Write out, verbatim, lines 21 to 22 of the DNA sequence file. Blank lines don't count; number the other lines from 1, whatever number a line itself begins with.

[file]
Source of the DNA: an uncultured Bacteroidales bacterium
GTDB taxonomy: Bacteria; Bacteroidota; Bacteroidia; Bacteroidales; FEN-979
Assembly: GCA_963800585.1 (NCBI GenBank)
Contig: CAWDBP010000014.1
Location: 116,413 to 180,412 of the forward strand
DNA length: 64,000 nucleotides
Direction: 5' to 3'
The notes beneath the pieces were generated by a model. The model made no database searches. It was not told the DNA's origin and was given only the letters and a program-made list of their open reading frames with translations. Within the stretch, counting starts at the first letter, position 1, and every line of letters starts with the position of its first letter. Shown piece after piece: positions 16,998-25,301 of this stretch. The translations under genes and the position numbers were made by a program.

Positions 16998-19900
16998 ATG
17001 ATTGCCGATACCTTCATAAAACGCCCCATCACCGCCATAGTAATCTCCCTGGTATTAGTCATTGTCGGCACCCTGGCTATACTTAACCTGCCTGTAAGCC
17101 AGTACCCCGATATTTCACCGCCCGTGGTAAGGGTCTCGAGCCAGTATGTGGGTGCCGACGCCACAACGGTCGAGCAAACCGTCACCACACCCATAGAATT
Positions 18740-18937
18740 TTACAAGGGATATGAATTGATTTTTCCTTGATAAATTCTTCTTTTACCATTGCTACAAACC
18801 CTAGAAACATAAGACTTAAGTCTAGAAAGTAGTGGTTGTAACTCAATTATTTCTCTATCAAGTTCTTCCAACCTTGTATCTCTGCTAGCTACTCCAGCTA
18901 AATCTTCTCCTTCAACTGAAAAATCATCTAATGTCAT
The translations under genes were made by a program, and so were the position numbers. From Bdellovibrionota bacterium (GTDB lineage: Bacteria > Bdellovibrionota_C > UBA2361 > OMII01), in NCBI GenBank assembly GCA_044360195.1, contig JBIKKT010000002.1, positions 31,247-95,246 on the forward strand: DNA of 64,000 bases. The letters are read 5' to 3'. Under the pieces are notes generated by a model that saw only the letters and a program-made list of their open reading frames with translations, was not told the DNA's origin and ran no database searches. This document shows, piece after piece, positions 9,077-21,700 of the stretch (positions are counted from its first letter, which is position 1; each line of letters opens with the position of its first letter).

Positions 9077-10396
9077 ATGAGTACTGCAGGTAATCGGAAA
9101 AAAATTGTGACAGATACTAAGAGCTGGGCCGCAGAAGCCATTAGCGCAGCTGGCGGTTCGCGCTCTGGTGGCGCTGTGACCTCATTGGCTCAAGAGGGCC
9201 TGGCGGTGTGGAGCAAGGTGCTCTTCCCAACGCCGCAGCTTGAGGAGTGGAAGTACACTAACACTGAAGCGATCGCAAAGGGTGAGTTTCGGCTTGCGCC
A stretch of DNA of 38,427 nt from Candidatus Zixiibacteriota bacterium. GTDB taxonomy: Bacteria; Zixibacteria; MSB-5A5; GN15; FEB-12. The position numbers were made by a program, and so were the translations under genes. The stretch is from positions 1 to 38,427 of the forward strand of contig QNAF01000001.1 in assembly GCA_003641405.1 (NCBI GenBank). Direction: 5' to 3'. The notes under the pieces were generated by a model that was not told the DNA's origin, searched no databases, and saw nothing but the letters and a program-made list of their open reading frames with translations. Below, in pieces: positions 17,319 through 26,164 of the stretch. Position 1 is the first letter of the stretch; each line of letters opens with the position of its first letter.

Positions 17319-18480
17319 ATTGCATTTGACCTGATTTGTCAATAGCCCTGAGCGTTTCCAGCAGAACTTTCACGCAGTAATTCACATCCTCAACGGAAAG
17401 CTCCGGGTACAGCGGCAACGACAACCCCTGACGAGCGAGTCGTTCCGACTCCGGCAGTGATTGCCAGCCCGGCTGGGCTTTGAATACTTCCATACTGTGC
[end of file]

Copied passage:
9201 TGGCGGTGTGGAGCAAGGTGCTCTTCCCAACGCCGCAGCTTGAGGAGTGGAAGTACACTAACACTGAAGCGATCGCAAAGGGTGAGTTTCGGCTTGCGCC
A stretch of DNA of 38,427 nt from Candidatus Zixiibacteriota bacterium. GTDB taxonomy: Bacteria; Zixibacteria; MSB-5A5; GN15; FEB-12. The position numbers were made by a program, and so were the translations under genes. The stretch is from positions 1 to 38,427 of the forward strand of contig QNAF01000001.1 in assembly GCA_003641405.1 (NCBI GenBank). Direction: 5' to 3'. The notes under the pieces were generated by a model that was not told the DNA's origin, searched no databases, and saw nothing but the letters and a program-made list of their open reading frames with translations. Below, in pieces: positions 17,319 through 26,164 of the stretch. Position 1 is the first letter of the stretch; each line of letters opens with the position of its first letter.